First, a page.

One Pluto day: Mosaic shows one Pluto rotation.

Mosaic Shows a Day in the Life of Pluto

Mosaic Shows a Day in the Life of Pluto

Bad Astronomy
The entire universe in blog form
Nov. 24 2015 9:15 AM

Just Another Day on Pluto

A day on Pluto
The full face of Pluto.

Photo by NASA/Johns Hopkins University Applied Physics Laboratory/Southwest Research Institute

Pluto is an odd little beast.

You knew this, if you’ve been paying attention at all these past few months. But one thing that struck me recently is its 6.4-day rotation rate. That’s weird; most free bodies in the solar system spin either much faster than Earth or much slower. Jupiter, Saturn, Uranus, and Neptune have days that are shorter than Earth’s, ranging from 10 to 17 or so hours. But Mercury takes 60 days, Venus a whopping 243 days. Mars spins at almost the same rate as Earth, with a day 24 hours 37 minutes long.

Phil Plait Phil Plait

Phil Plait writes Slate’s Bad Astronomy blog and is an astronomer, public speaker, science evangelizer, and author of Death From the Skies!  

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So Pluto’s weeklong spin is an oddity. If you could watch it, what would it look like?

Well, it would look like the photo at the top of this post. Those images were taken by the New Horizons probe as it passed Pluto in July. As the spacecraft approached, it took a lot of snapshots of the little world, and over time was able to see it at various points in its day. These were collected, scaled to the same size, and arrayed to show a day in the life of the frozen ice ball.

Each shot shows the highest-resolution image taken for that particular point in the day. The shot at the 3 o’clock position was taken from farthest away (about 8 million kilometers), and the one at the 6 o’clock position was the hemisphere seen by the probe when it passed a mere 12,500 km over the surface.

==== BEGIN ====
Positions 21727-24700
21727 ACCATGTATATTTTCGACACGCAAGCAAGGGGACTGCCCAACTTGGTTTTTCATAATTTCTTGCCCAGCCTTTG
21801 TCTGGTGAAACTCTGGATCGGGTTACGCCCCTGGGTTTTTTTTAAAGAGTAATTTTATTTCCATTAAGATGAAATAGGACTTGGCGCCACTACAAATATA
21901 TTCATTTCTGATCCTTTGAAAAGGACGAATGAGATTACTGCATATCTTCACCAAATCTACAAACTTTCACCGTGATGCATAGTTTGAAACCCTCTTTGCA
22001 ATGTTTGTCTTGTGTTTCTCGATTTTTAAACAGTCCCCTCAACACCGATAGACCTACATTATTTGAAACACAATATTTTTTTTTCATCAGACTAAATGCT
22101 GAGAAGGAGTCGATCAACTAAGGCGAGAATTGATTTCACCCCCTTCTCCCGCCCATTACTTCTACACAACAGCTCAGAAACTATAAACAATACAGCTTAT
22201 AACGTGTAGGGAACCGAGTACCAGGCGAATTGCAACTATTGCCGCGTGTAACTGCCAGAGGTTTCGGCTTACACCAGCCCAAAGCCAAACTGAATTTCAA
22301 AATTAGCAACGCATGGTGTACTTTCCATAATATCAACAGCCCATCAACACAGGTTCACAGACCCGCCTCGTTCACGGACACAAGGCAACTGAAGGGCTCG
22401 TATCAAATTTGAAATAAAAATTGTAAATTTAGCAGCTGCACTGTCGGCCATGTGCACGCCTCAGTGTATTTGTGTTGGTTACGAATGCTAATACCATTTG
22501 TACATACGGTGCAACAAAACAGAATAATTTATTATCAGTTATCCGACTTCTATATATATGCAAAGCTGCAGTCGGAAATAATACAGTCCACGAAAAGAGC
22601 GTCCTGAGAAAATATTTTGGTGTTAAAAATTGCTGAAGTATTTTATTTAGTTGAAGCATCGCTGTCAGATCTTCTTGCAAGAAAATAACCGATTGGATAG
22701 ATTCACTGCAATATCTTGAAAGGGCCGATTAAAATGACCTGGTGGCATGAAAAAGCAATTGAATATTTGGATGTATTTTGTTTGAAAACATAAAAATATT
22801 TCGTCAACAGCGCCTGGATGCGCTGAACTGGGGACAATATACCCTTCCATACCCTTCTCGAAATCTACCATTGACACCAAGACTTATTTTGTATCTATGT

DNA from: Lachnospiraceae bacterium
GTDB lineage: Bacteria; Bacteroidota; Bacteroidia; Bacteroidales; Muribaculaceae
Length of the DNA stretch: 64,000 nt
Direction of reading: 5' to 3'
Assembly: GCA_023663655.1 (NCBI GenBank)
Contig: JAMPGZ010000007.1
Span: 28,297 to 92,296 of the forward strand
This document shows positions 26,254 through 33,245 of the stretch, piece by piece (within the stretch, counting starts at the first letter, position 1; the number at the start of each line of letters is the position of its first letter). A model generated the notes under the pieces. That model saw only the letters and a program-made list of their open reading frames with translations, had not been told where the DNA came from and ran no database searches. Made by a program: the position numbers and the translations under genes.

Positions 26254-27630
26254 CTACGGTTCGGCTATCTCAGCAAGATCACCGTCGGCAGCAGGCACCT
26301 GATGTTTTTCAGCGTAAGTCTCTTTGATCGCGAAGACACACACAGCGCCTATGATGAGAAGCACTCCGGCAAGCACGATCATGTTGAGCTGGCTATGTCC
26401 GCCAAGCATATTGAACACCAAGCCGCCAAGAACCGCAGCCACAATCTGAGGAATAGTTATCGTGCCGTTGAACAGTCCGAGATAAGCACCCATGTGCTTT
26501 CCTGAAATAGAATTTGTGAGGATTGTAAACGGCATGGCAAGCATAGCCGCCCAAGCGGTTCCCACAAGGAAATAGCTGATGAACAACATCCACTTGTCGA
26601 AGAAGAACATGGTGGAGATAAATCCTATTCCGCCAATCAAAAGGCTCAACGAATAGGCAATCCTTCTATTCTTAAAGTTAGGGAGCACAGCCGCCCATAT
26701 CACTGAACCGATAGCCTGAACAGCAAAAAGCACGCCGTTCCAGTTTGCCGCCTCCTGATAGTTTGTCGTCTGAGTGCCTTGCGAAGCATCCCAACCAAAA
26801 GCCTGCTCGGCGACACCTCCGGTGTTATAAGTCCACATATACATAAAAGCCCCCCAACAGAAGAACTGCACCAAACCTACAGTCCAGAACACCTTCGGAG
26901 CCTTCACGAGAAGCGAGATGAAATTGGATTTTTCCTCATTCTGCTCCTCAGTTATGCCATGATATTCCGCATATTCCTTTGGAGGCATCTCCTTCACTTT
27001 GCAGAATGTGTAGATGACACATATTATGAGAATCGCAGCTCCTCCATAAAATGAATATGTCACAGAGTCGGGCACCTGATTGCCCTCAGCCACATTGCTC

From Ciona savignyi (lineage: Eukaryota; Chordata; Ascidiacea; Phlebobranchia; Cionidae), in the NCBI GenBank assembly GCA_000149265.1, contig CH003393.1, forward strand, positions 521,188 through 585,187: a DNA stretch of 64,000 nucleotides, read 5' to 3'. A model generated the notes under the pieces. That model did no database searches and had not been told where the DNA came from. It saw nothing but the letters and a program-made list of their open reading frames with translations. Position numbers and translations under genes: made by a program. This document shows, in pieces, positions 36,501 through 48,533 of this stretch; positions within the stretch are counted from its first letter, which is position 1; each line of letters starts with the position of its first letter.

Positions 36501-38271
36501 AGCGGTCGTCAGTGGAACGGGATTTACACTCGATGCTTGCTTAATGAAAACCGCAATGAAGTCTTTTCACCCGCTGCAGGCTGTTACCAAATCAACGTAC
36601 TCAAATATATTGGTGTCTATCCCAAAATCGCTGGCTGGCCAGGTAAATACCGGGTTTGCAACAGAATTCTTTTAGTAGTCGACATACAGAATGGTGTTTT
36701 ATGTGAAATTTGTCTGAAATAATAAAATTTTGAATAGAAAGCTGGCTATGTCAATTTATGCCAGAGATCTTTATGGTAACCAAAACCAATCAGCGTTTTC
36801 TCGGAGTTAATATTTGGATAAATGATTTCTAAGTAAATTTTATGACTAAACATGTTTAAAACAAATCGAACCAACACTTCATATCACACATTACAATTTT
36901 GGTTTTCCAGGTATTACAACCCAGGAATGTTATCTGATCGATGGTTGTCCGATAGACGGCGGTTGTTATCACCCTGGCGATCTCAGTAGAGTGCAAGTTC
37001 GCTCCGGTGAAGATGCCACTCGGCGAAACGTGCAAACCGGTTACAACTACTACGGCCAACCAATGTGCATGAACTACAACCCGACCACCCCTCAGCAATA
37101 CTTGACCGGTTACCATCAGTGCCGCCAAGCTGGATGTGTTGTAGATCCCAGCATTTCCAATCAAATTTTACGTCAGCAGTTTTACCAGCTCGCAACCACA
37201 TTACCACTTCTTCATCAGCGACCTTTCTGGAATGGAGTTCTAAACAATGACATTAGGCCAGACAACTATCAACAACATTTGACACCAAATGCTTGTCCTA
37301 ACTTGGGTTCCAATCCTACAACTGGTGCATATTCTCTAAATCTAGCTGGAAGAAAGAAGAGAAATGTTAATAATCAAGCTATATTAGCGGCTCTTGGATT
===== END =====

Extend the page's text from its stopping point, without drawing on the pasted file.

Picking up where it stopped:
You can see the familiar heart-shaped Tombaugh Regio, a flatter region that is covered in nitrogen ice (the left lobe, Sputnik Planum, is much smoother than the right lobe). I like how you can see different resolutions blurring the features at different times; it is physically showing you what can and cannot be seen clearly during various points in the flyby.

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Charon, Pluto’s outsized biggest moon, orbits the world in that same 6.4-day period, and also spins at the same rate (this is not a coincidence). The New Horizons team also put together a similar mosaic for Charon:

Charon
The full face of Charon.

Photo by NASA/Johns Hopkins University Applied Physics Laboratory/Southwest Research Institute

I’ll be honest: Despite the somewhat lower contrast and details, I like this one better. I think it’s because the north pole of Charon is so clearly marked by the dark spot nicknamed Mordor Macula. It’s not clear why Mordor is dark (and red), but it may have to do with organic molecules from Pluto raining down on it.

Geez. Pluto and Charon are weird.

Which brings me back to the length of the day/month there. Charon and the littler moons may have formed by a huge impact; a big chunk of ice and rock smacked Pluto hard long ago, and the debris coalesced to form those moons. The impact could have changed Pluto’s rotation rate, and then tidal interactions with the newly born Charon would have modified it as well. Once everything locked into place, we got this weeklong spin of the three systems (Pluto itself, Charon itself, and the two together orbiting each other).

Most small objects in the solar system have had their spin rate modified. Earth spun much faster before our own Moon formed in much the same way as Charon. Venus spins slowly and backward, so it may have been flipped over by an impact (or some other process we haven’t quite figured out). Mercury’s proximity to the Sun played havoc with its spin. Asteroids spin up due to sunlight.

So perhaps Pluto isn’t all that odd after all. It’s actually quite normal in its weirdness … or, at least, that’s my spin on it.